& Fixtures for the Hand Tool Woodworker
Published by Popular Woodworking Books, Ohio USA
As reviewed in The Australian Woodworker Issue 181
Most large projects and, indeed, many small ones, are made easier by employing some sort of jig or fixture during the course of their construction.
One common reason for their use is where a third hand is needed to hold something in place while the woodworkers own two hands are otherwise occupied. Another is where the device is used in some way to assist in maintaining the accuracy of a repeated action such as marking, cutting or shaping.
Most of these devices lose their importance immediately the project is finished. But there are also jigs and fixtures that are sufficiently universal in nature to be able to contribute to many quite different projects.
This book focuses on devices which fall within this category but which are also designed specifically for the hand woodworker.
The author begins with a definition of the differences between tools, fixtures and jigs: 'A tool works directly upon and alters the workpiece. A fixture holds the workpiece and a jig guides the tool.'
Although he goes on to qualify these definitions by adding that sometimes all of these functions are combined in a single device, they are helpful in understanding the division of the book into its 8 chapters.
Chapter 1 covers Jigs and Fixtures for Holding. These include bench stops ranging from simple pins or v-blocks to not-so-simple cam-fixed or screw-fixed pins.
Then there are vice fixtures, many of which are designed to hold oddly shaped workpieces securely and safely.
The presentation for each device consists of a (hand) drawing and descriptive text. The latter provides details of methods of construction, typical uses and, in many instances, options that may be applied to either or both.
The same presentation is used for all of the devices described in the book.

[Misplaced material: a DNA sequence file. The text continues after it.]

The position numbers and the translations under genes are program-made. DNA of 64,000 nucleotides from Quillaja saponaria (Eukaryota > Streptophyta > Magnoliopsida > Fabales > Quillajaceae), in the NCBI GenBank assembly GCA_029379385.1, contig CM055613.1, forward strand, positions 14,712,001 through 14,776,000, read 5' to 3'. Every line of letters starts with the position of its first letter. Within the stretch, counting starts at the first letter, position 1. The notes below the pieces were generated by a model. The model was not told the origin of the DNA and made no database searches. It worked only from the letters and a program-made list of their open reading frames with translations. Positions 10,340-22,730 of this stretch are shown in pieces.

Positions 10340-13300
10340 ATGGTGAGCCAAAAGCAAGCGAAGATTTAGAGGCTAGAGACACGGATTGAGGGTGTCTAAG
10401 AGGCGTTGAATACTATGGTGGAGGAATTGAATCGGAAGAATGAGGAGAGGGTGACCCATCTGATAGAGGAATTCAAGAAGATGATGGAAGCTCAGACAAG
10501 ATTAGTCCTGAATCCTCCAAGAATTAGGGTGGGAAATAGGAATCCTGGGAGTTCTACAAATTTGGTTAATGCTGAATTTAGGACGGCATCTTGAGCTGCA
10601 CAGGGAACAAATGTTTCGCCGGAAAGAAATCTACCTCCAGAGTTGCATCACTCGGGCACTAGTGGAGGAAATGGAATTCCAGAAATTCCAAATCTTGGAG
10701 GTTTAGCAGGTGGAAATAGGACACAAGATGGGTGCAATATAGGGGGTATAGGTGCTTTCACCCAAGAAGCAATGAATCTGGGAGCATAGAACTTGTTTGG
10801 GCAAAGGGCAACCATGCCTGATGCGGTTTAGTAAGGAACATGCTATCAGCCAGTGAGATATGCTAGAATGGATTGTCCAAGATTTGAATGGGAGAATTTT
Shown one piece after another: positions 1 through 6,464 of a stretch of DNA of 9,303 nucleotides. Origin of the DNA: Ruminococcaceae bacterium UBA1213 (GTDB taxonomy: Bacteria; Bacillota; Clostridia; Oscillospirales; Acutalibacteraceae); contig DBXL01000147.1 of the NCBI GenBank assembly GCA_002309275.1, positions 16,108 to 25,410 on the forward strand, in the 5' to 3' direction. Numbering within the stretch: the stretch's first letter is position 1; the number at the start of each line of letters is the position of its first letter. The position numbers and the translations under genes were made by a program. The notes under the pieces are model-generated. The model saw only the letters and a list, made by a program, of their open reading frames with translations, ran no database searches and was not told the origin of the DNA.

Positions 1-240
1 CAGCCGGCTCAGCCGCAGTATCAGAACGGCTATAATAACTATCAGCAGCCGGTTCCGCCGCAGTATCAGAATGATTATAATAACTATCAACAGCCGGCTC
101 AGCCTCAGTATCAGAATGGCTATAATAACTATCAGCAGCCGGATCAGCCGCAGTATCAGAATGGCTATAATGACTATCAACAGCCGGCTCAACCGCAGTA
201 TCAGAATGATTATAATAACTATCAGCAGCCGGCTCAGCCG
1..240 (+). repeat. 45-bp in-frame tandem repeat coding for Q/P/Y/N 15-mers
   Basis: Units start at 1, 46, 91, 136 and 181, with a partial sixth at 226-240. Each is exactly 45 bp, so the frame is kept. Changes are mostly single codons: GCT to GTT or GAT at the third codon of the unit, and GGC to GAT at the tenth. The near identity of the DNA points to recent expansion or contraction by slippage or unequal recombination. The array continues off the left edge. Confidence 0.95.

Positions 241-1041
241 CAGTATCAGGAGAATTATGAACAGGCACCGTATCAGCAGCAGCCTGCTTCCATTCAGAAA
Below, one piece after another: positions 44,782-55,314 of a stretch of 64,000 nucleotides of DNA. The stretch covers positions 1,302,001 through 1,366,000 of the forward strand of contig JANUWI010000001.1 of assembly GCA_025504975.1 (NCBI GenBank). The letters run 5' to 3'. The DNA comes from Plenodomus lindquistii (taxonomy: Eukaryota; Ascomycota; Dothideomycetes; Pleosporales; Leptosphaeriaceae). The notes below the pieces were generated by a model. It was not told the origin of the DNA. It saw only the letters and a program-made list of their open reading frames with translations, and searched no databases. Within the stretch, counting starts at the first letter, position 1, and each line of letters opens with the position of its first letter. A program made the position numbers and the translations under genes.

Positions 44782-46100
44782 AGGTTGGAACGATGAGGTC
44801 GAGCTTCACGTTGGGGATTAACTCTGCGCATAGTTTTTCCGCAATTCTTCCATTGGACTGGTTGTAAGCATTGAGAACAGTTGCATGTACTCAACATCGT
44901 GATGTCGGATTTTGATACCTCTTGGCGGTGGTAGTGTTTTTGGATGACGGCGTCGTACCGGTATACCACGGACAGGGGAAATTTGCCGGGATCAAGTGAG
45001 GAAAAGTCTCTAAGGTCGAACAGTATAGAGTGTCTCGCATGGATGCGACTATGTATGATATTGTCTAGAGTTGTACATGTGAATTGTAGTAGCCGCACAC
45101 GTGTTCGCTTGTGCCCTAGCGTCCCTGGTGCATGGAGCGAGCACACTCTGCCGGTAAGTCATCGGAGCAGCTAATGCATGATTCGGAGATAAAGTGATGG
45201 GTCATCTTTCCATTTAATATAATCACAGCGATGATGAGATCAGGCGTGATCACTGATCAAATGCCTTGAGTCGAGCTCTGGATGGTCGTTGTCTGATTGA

Chapter 2 addresses Jigs and Fixtures for Measuring and Marking. Of course, these include the well-known Straightedges, Story Sticks, Dovetail Marking Guides and Winding Sticks, but Brick Batten Stops, Pinch Rods, Corner Scribes and the Cylinder Marking Cradle will probably be much less familiar. So will the Grasshopper Gauge which the author points out is a surprising omission from the range of generally available manufactured marking tools.
Chapter 3 introduces a series of Jigs and Fixtures for Sawing. They include guides and supports for sawing as well as such ingenious devices as the Dowel Length-Stop which makes short work of cutting dowels to prescribed lengths.
Chapter 4 is devoted to Planing, Chapter 5 to Joinery, Chapter 6 to Boring and Chapter 7 to Assembling and Finishing. The final short Chapter 8 deals with Sharpening.
Some of the jigs and fixtures described in this book are very simple; others are relatively complex. All, however, appear easy to make and - despite the authorís stated objective - many could justifiably claim a place in even the most modern workshop.
The book should therefore appeal to both novice and experienced woodworkers regardless of their preference for hand or power tools.
Units of Measurement: Imperial
1 - Jigs & fixtures for Holding
2 - Jigs & Fixtures for Measuring & Marking
3 - Jigs & Fixtures for Sawing
4 - Jigs & Fixtures for Planing
5- Jigs & Fixtures for Joinery
6- Jigs & Fixtures for Boring
7- Jigs & Fixtures for Assembly & Finishing
8- Jigs & Fixtures for Sharpening